In short, this time they're going after someone who is not only a major economic force in the industry, but an iconic talent as well. By attempting to demonstrate that artistic intent and incontestable talent offer no defense where sexual speech is concerned, the prosecutors are taking deadly aim at the heart of Miller. If artistic value is not the key to it, there is no defense against adult obscenity charges to be had.
On the way out the door, the Bush DOJ has decided to make an example of this man and his company by demonstrating a willingness to take on not only those operating at the fringes of the X-rated production, but at those who define it as it now exists. You may or may not like what Stagliano and his fellow directors make, but there's no denying its importance. And that makes this action, however ultimately futile in the specific, chilling in its broader implications.
It is no coincidence that this latest prosecution follows some very public criticisms from the usual array of right-wing groups like Focus on the Family, Morality in Media, and specifically antiporn activist groups (mostly from the more powerful Christian Right) that have been highly critical of the DoJ for not doing enough to obliterate adult sexual speech.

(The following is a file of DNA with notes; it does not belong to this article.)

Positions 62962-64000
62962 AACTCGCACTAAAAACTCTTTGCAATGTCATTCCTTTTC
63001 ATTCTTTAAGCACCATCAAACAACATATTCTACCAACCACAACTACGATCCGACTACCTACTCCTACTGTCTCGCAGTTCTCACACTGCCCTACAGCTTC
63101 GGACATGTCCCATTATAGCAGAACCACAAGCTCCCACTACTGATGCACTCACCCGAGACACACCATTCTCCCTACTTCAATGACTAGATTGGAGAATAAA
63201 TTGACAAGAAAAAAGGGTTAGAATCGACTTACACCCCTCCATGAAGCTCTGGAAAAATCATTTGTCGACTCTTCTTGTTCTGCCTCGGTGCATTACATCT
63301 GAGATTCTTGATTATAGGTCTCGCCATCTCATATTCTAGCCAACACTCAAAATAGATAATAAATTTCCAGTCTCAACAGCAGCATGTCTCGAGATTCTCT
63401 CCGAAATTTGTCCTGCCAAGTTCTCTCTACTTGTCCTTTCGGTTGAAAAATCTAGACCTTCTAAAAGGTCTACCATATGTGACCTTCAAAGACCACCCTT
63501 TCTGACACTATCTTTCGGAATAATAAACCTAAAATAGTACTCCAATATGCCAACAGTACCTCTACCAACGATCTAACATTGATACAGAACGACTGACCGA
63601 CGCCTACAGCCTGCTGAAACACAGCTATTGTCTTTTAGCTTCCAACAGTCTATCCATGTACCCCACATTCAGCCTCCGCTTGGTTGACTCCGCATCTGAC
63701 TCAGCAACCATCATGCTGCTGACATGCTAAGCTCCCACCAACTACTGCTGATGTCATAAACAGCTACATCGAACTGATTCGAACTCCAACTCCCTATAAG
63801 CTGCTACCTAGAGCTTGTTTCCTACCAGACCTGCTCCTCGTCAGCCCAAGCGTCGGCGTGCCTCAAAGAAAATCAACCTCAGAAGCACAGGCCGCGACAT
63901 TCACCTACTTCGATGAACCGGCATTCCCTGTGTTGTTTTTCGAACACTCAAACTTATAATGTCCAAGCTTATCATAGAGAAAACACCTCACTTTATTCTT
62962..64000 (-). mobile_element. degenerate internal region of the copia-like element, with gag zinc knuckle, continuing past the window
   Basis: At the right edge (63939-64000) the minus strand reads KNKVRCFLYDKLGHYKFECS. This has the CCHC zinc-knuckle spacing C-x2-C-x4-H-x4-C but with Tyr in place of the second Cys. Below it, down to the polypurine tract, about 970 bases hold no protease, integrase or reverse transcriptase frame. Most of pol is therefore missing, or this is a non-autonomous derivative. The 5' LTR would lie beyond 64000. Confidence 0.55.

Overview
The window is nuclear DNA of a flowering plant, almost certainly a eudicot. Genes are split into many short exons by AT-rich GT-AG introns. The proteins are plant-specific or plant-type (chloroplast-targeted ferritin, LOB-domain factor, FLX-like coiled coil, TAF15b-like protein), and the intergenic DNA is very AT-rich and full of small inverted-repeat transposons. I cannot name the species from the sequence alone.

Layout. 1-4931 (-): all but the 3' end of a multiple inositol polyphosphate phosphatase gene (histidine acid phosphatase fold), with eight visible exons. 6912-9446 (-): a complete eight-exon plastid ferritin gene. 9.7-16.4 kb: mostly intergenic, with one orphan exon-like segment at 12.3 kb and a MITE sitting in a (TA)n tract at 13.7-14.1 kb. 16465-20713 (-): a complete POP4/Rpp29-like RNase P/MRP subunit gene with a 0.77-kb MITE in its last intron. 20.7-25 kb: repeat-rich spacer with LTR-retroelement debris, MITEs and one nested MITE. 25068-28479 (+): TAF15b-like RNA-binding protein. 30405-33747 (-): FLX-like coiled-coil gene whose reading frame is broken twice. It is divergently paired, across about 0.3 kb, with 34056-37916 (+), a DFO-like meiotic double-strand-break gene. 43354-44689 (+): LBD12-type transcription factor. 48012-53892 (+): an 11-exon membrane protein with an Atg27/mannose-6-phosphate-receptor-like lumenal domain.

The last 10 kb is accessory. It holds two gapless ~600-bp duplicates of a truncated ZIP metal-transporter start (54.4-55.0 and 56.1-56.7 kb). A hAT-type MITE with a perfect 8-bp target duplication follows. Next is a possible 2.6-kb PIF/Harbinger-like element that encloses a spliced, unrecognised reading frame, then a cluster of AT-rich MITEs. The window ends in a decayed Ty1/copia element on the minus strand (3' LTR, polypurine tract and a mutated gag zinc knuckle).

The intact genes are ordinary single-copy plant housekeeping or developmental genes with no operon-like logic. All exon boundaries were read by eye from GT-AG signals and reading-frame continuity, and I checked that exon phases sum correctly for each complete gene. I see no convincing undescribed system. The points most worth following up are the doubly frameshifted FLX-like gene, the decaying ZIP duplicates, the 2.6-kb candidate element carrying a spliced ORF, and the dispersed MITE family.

The most significant and potentially damaging aspect of this case, however, is the attempt to impose right-wing fundamentalist standards of "decency" onto the Internet...and the ramifications on everyone who owns adult websites, or even blogs about porn and sex, could be devastating.
One of the charges against Stagliano consists of "using an interactive computer service to display an obscene movie trailer in a manner available to a person under 18 years of age". Never mind that the trailer is no different from many other adult video trailer found in many adult sites; or that most of the sites where the trailer would be shown are themselves limited in access to people 18 and over. complete with warning pages specifying that their material is sexually oriented and giving the opt-out for those offended or underage.
The real point here is that the mere exposure of the "obscene" images that MAY be accessible (even by accident) to anyone 18 or under, according to the prosecuters, is enough to trigger prosecution and even the threat of jailtime and censorship...because these images may "corrupt minors".